Check out package quantreg for quantile regression (including medians) and

at least packages MASS and robust for robust regression.

-- Bert Gunter

Genentech

-----Original Message-----

From:

[hidden email] [mailto:

[hidden email]] On

Behalf Of Greg Snow

Sent: Thursday, February 28, 2008 10:42 AM

To: Jeanne Vallet;

[hidden email]
Subject: Re: [R] non parametric linear regression

These methods are more commonly called robust regression or resistant

regression (it is not really non-parametric since you are trying to

estimate the slope which is a parameter, just not of a normal

distribution).

There are many methods for doing robust regressions, the book Modern

Applied Statistics with S (MASS) has a good discussion on some different

techniques.

Running the command:

> RSiteSearch("median regression")

Gives several hits, one of which is the mblm function in the mblm

package which, based on its description, does the calculations you

mention.

Hope this helps,

--

Gregory (Greg) L. Snow Ph.D.

Statistical Data Center

Intermountain Healthcare

[hidden email]
(801) 408-8111

> -----Original Message-----

> From:

[hidden email]
> [mailto:

[hidden email]] On Behalf Of Jeanne Vallet

> Sent: Thursday, February 28, 2008 7:07 AM

> To:

[hidden email]
> Subject: [R] non parametric linear regression

>

> Dear all,

>

> I am looking for if non parametric linear regression is

> available in R. The method I wish to use is described in the

> help of statsdirect statistical software like this : "This is

> a distribution free method for investigating a linear

> relationship between two variables Y (dependent, outcome) and

> X (predictor, independent). The slope b of the regression

> (Y=bX+a) is calculated as the median of the gradients from

> all possible pairwise contrasts of your data. A confidence

> interval based upon

> <

http://www.statsdirect.com/help/nonparametric_methods/kend.ht> m> Kendall's t is constructed for the slope. Non-parametric

> linear regression is much less sensitive to extreme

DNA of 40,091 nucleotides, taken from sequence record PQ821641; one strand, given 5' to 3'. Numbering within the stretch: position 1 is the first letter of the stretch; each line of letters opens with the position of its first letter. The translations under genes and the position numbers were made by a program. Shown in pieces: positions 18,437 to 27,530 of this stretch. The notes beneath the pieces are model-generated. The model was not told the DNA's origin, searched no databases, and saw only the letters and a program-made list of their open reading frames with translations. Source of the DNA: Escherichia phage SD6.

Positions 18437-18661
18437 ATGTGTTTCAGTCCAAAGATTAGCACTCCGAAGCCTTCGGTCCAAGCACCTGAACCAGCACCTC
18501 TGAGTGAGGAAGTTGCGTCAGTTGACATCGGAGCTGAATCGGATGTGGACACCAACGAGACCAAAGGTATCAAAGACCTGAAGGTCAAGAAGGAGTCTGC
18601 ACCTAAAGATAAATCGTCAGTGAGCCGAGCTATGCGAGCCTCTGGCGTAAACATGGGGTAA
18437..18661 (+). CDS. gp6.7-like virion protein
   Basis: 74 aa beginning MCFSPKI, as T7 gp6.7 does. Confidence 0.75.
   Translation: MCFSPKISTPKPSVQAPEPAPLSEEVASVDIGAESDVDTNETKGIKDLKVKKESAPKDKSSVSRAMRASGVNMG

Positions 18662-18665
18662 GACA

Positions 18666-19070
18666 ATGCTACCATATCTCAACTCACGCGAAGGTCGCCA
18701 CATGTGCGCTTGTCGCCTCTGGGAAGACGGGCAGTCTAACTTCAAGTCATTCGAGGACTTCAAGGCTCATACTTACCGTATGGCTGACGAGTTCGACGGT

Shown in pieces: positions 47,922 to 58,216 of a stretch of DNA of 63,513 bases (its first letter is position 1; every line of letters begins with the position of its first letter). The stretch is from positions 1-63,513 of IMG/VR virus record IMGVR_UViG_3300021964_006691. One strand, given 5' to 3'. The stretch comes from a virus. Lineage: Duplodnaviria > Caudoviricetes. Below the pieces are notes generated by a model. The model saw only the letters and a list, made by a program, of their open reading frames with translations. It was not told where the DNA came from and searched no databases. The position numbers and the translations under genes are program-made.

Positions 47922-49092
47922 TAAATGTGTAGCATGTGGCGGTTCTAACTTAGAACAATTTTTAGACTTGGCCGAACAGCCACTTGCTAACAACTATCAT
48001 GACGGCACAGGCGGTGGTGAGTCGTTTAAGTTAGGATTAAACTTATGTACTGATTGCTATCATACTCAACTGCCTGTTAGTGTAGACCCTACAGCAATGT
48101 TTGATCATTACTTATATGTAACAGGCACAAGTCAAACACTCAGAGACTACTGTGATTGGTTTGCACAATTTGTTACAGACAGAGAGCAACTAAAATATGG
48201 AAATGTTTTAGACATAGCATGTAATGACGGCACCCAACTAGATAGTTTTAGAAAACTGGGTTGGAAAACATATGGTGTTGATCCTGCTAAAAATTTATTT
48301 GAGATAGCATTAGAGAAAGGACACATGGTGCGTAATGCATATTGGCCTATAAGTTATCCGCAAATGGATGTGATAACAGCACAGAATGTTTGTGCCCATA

> observations (outliers) than is

> <

http://www.statsdirect.com/help/regression_and_correlation/sr> eg.htm> simple linear regression based upon the least squares

> method. If your data contain extreme observations which may

> be erroneous but you do not have sufficient reason to exclude

> them from the analysis then non-parametric linear regression

> may be appropriate. This function also provides you with an

> approximate two sided Kendall's rank correlation test for

> independence between the variables. Technical Validation :

> Note that the two sided confidence interval for the slope is

> the inversion of the two sided Kendall's test. The

> approximate two sided P value for Kendall's t or tb is given

> but the

> <

http://www.statsdirect.com/help/distributions/pk.htm> exact

> quantile from Kendall's distribution is used to construct the

> confidence interval, therefore, there may be slight

> disagreement between the P value and confidence interval. If

> there are many ties then this situation is compounded (

> <

http://www.statsdirect.com/help/references/refs.htm> Conover, 1999)."

>

> Thanks in advance!

>

>

>

> Regards,

>

> Jeanne Vallet

>

> PhD student,

>

> Angers, France

>

>

>

>

>

>

> [[alternative HTML version deleted]]

>

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>

https://stat.ethz.ch/mailman/listinfo/r-help> PLEASE do read the posting guide

>

http://www.R-project.org/posting-guide.html> and provide commented, minimal, self-contained, reproducible code.

>

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